Rand Fishkin, the founder of Moz, a SEO software provider for businesses of all sizes, recently sat down to answer questions on how he has led and scaled Moz, along with his tips on improviding SEO at small-to-midsize businesses.
Q) Can you share a few leadership or strategic decisions you made for Moz you’d most like to do over?
A) I wish in our early days, I’d focused more on retention vs. growth. It’s much harder to work on retention and churn later in a company’s life rather than earlier. I wish I hadn’t put so much concern on employees leaving. It’s sad when a friend leaves the company, but overall, it almost always leads to things getting better. I think that’s probably because folks who don’t desperately want to be at a company aren’t generally contributing their best work and best selves anyway. I wish we’d raised more money in each of our two funding rounds. Stressing about cash in the years that followed both has made for a lot of wasted energy that could have put to better use. I wish we’d codified some processes earlier in our life – instilling process when you’re desperate for it and there’s lots of people vs. when it’s early and there’s more flexibility has cause extra culture and team pain that could have been avoided.
Q) Do you think that the title “SEO” needs to go by the wayside in favor of “Search Engine Marketer,” “Search Experience Marketer,” or something along those lines? If so, how should a company that needs help with SEO (particularly in-house) effectively advertise an open position? Thanks!
A) I think SEO can be a fine title, and I don’t believe it necessarily needs to go anywhere. My caveat to that would be if you feel that your title is A) holding you back and/or B) stopping you from having the influence to do what you need to accomplish your work. Some marketers have found that the title “SEO” limits their scope and role, and while the responsibilities of being an SEO have grown (to encompass things like social media, content marketing, CRO, site speed, design/UX, product, customer service, community, email, PR, and any other channels that have a direct or indirect effect on SEO), it’s not always well known to folks inside your teams that you need to be able to influence these other channels. A title like “marketing manager” or “marketing specialist” or “growth marketer” might work well if you need to have broad oversight/influence to move the needle on SEO and all the channels connected to it.
Q) What was it like being in debt 500k? Was there a specific event that marked the turn around?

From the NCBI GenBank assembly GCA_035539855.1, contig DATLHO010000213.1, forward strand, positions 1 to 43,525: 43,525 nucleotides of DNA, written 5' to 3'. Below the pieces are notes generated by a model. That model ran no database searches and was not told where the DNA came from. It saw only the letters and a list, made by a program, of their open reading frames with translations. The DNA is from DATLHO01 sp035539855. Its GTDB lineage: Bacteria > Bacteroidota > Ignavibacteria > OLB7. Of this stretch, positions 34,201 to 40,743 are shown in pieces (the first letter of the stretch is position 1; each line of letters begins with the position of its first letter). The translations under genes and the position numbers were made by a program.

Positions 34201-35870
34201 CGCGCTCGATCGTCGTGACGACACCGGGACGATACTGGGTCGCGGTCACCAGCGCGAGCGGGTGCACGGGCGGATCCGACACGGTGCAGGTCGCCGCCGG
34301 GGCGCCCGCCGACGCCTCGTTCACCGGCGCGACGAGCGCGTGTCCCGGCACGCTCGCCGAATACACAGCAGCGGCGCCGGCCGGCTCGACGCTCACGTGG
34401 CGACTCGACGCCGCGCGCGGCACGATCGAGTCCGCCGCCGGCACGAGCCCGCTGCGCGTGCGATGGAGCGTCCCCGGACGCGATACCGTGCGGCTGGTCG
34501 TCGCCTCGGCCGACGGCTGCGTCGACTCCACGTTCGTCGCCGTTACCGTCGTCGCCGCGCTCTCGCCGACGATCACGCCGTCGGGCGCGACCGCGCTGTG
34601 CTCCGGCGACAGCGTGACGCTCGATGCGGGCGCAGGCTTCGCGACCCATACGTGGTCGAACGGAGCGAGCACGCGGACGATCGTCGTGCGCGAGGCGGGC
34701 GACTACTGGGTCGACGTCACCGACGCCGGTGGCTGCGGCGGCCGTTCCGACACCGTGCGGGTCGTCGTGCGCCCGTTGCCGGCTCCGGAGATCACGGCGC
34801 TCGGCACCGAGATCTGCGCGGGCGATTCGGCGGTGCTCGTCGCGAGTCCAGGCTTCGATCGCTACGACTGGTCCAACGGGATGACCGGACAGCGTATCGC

A) It sucked, but it was also great motivation to find a way to turn things around. I survived mostly by not thinking about the debt and simply pushing to find ways we could grow and make revenue. The turning point was slow and steady – we took on a number of SEO consulting clients starting in 2004 and 2005, and by 2007, that consulting work had paid off the debt. We didn’t pay of all $500K, though. What happened was we carried ~$150K on credit cards and with loans, but stopped being able to make the minimum monthly payments, which sent the debt skyrocketing. When we had some money, we called up the credit card companies and said “we owe you $75K, but I can give you $7K (the original debt amount), or you can sell it to collections for $3.75K.” They all took the offer, but it left a terrible rating on my credit history.
Q) What was is like giving up the CEO reigns? What are some things in the post-CEO role that have turned out to be easier than you expected? Harder than expected?
A) Giving up the reigns wasn’t too hard for me personally, but I did need to make the conscious decision to step back internally. For example, Sarah’s been hosting bi-weekly town hall meetings where the executive team gives updates and answers questions from the staff. I haven’t gone to any of those to help make it clear that Sarah’s the CEO. Likewise, I’ve significantly reduced my internal email communication on allstaff threads. In general, I’m trying to act like a real individual contributor to the company and not a manager or executive. The hardest part has been struggling with different styles and changes that Sarah’s made. We have a few disagreements – mostly stylistic (the how not the what) – and I’ve needed to work through those. This is likely also compounded by the depression funk I’ve been in for a while. All in all, though, I’d say it’s just about as hard as I predicted – not terrible, not a piece of cake, but overall the right decision.
This Q&A originally appeared on Yabbly and has been Edited for Length and Clarity